BHC Pic of the Week Nr. 165 Tribute to James Baughn

This week’s Pic of the Week takes us to Clay County, Illinois and to this bridge. When bridgehunting, one will find an abandoned structure out in the open and hard to reach. In the case of this bridge, it’s the exact opposite. The Parker through truss may be in tact, as one can see in this picture. But given the thick vegetation that has grown on the structure, it is almost inaccessible. One would have to brave cuts and abrasives as well as spiders and other insects just to get onto this structure. It has a scary resemblance of a bridge in Kansas that was covered in vines, but was sadly removed earlier this year.

Yet this bridge is one of three that can be found along US Highway 50 between Clay City and Noble. All three bridges were built in 1923, when the US Highway system had not been introduced just yet and the road was operated as FR 2114. It was one of the first in the state that was built using concrete. When the highway system was introduced in 1926, this stretch of road was designated as US Hwy. 50, which became a 3073-mile route from Ocean City, Maryland to Sacramento, California, but running through Cincinnati, St. Louis and Kansas City. Out west, it received the nickname “Loneliest Road in the Country” as it crossed through hundreds of miles of desert and mountains.

The bridge trio carried US 50 until the 1980s when the highway was realigned and widened and the structures were vacated. Now closed to all traffic, they can be seen while driving along this stretch. However, talks have been ongoing about making the stretch of US 50 an expressway, which means these three bridge may become history unless there is opposition to the project. Given their location in the wildlife area where the Little Wabash, and the branches of Muddy Creek are located, there is enough ammunition to put a stop to the plans with arguments involving the environmental impacts of such a project, let along the historical significance of the bridge trio. The bridges are not on the National Register but should be because of their association with the highway’s history, let alone their design and connection with the builder, whoever was responsible for the structures.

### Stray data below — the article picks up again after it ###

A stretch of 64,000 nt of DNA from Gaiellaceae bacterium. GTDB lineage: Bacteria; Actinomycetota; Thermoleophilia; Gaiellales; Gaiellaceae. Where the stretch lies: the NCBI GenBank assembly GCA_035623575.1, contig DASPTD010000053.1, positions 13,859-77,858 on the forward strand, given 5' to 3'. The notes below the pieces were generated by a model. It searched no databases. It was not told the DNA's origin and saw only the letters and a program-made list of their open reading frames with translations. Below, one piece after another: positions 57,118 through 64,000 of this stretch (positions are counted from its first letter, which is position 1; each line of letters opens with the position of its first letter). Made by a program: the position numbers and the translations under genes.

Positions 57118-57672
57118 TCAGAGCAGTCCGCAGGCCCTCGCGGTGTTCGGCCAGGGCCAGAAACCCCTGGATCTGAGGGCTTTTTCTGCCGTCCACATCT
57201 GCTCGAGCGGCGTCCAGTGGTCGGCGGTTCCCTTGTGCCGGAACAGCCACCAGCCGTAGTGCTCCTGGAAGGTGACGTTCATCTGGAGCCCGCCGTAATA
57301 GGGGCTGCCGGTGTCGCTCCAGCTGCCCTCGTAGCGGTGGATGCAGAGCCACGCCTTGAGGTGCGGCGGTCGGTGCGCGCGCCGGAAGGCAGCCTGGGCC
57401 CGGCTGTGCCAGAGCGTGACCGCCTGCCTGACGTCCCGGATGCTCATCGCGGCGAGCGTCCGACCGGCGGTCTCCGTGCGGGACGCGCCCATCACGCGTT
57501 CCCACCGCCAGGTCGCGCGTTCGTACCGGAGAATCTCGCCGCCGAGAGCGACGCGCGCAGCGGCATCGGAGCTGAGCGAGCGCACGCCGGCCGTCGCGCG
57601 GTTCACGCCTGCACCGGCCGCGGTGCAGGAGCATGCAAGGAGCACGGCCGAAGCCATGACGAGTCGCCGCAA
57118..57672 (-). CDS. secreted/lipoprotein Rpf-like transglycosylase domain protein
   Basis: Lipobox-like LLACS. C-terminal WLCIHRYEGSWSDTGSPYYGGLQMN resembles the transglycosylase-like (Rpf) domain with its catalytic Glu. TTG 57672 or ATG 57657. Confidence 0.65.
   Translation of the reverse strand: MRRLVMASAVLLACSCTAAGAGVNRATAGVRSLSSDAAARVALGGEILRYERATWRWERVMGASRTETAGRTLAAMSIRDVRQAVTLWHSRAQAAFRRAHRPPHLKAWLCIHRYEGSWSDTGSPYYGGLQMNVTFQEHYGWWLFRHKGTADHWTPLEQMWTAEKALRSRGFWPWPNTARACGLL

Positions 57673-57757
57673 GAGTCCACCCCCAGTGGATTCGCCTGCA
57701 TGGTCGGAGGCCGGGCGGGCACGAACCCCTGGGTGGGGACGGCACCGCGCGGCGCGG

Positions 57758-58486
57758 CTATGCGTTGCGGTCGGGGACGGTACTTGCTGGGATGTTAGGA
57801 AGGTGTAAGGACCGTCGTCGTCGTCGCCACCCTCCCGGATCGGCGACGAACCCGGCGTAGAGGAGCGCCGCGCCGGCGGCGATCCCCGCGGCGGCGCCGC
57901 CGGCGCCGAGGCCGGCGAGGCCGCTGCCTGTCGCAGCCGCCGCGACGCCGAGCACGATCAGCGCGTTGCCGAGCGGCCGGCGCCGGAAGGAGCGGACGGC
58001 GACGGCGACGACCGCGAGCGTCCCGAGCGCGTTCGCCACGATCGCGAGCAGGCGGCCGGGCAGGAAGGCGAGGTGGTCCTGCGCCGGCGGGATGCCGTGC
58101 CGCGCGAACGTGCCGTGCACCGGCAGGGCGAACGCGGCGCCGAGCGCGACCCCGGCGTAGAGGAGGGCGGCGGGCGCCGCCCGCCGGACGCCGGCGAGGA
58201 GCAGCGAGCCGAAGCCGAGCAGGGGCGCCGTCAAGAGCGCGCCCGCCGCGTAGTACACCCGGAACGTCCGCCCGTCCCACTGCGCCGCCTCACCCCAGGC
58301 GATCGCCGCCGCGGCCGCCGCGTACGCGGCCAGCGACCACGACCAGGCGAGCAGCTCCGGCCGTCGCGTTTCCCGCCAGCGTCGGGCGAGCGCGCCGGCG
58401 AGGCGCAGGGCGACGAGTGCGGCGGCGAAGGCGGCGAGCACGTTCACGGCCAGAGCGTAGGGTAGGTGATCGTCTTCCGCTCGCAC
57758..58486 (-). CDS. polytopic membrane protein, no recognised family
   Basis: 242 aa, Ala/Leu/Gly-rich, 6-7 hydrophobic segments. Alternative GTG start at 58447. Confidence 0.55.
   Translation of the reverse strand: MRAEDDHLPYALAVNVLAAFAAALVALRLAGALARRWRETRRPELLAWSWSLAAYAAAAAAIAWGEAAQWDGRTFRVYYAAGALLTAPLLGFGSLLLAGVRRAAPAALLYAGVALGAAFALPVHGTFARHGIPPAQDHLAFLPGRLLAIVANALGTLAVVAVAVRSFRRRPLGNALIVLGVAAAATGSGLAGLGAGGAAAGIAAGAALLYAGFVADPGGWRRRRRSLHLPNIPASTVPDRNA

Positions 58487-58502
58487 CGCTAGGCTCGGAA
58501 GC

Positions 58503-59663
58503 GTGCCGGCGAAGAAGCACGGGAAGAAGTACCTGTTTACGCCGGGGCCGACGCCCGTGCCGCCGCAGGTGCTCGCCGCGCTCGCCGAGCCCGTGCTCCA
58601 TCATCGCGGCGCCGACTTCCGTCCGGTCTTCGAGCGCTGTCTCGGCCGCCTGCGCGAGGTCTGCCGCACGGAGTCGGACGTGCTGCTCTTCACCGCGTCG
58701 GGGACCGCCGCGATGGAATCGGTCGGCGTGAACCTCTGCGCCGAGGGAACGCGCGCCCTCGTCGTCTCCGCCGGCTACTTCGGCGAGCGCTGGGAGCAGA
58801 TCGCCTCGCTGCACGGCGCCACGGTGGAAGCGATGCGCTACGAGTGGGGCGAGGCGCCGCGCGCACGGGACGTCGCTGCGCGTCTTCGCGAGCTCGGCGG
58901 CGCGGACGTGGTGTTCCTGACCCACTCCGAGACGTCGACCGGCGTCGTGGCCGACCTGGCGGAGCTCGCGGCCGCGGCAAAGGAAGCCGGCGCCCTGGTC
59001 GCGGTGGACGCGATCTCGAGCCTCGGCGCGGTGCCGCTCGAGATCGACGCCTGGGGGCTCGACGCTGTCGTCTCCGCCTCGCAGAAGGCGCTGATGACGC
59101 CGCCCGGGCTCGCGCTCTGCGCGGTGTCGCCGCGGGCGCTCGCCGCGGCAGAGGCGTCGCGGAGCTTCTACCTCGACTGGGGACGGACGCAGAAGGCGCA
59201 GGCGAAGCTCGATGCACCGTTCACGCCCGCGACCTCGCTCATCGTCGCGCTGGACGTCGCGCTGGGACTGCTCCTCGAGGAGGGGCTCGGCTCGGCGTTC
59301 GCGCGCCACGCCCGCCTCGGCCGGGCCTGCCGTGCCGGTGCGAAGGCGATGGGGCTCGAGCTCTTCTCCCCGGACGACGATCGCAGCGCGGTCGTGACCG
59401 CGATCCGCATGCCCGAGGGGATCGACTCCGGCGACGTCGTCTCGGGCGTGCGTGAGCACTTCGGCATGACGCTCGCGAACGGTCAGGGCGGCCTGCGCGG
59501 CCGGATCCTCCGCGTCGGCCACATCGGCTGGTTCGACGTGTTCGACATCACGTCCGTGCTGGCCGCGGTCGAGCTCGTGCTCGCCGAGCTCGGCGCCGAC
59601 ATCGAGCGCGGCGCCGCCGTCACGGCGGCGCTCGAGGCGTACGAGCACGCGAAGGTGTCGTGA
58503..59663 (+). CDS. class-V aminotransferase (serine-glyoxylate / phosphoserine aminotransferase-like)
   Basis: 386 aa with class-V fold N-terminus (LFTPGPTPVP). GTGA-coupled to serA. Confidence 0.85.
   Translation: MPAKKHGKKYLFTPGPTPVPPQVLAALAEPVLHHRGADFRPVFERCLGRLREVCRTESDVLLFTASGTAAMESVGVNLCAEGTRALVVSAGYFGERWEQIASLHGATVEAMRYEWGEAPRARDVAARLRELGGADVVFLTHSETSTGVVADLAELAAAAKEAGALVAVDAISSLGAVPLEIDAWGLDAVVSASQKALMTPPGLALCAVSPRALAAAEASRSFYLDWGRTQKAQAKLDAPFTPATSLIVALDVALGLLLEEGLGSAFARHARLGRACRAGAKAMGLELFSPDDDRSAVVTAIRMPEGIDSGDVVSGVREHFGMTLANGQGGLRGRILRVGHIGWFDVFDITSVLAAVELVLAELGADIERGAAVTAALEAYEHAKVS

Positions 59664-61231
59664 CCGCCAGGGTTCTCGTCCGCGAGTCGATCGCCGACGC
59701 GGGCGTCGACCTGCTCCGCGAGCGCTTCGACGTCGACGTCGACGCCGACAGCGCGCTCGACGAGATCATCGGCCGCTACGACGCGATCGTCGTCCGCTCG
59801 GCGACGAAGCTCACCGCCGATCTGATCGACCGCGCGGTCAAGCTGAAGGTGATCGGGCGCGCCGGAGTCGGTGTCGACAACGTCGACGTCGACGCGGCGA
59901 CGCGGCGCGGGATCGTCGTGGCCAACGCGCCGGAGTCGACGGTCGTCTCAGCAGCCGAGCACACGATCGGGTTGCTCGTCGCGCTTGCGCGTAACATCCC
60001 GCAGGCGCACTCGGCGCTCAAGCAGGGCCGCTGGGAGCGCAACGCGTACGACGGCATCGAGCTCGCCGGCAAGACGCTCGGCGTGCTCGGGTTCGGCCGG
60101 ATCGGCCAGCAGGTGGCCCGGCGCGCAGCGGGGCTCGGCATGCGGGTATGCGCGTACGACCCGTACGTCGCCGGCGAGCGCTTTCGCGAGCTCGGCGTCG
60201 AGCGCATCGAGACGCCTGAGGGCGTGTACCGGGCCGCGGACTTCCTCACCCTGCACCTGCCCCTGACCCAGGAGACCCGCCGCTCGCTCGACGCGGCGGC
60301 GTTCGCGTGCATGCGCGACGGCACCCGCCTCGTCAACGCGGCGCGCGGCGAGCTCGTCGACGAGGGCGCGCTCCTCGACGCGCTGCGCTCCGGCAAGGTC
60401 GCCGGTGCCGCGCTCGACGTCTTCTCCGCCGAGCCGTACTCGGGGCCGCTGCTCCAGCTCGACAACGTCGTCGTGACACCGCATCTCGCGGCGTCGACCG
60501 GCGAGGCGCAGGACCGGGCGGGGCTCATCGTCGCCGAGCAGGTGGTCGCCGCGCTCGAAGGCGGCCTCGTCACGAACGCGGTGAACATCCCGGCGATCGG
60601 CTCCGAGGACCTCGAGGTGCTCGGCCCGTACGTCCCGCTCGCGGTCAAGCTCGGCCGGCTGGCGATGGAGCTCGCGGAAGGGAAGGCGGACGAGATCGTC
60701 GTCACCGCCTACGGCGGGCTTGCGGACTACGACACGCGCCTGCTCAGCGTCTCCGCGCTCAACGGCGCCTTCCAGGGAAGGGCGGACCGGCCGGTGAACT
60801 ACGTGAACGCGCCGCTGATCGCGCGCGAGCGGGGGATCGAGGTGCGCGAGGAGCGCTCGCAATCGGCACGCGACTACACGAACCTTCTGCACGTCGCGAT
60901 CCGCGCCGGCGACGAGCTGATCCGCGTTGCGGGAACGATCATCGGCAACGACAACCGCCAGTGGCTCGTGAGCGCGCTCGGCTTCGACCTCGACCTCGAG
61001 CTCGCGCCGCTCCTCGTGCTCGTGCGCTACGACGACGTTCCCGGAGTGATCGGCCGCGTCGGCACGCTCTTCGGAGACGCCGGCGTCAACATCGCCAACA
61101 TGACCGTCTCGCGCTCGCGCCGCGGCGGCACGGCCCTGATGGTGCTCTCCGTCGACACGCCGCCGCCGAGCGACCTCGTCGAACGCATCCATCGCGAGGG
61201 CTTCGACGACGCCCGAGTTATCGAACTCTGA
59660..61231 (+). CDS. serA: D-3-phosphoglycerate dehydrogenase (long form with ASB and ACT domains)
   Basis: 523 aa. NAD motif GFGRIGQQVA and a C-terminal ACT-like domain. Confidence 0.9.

When traveling between Clay City and Noble, check out these structures, then find many ways to make preserving them happen.

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INFORMATION ON THE BRIDGE TRIO OF CLAY COUNTY:

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Big Muddy Creek Bridge:

Location: Bug Muddy Creek west of N. Clay Rd. and Hites Hardware

Description: This crossing is a multiple span bridge with a riveted Pratt through truss span and concrete beam approach spans. The approach spans have brick railings. The truss span has lattice portal bracings

Built: 1923 by unknown builder

Dimensions:

Length of largest span: 125.0 ft.
Total length: 558.9 ft.
Deck width: 21.0 ft.

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Little Muddy Creek Bridge

Location: Little Muddy Creek

Description: This crossing is a multiple span bridge with a riveted Pratt through truss span and concrete beam approach spans. The approach spans have brick railings. The truss span has lattice portal bracings

Built: 1923 by unknown builder

Dimensions:

Length of largest span: 125.0 ft.
Total length: 341.9 ft.
Deck width: 21.0 ft.

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Litte Wabash River Bridge

Location: Little Wabash River east of Mayflower Road.

Description: Single span Parker through truss bridge with concrete decking, riveted connections, and Howe lattice bracings on the struts and portals

Built: 1923 by unknown builder

Dimensions:

Length of largest span: 170.0 ft.
Total length: 172.9 ft.
Deck width: 21.0 ft.

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The photos were taken by James Baughn sometime between 2015 and 2016 but we don’t know the current status as of present. According to Google Maps and Street View, they appear to be extant. We can only hope they remain that way and they can be saved for generations to come.

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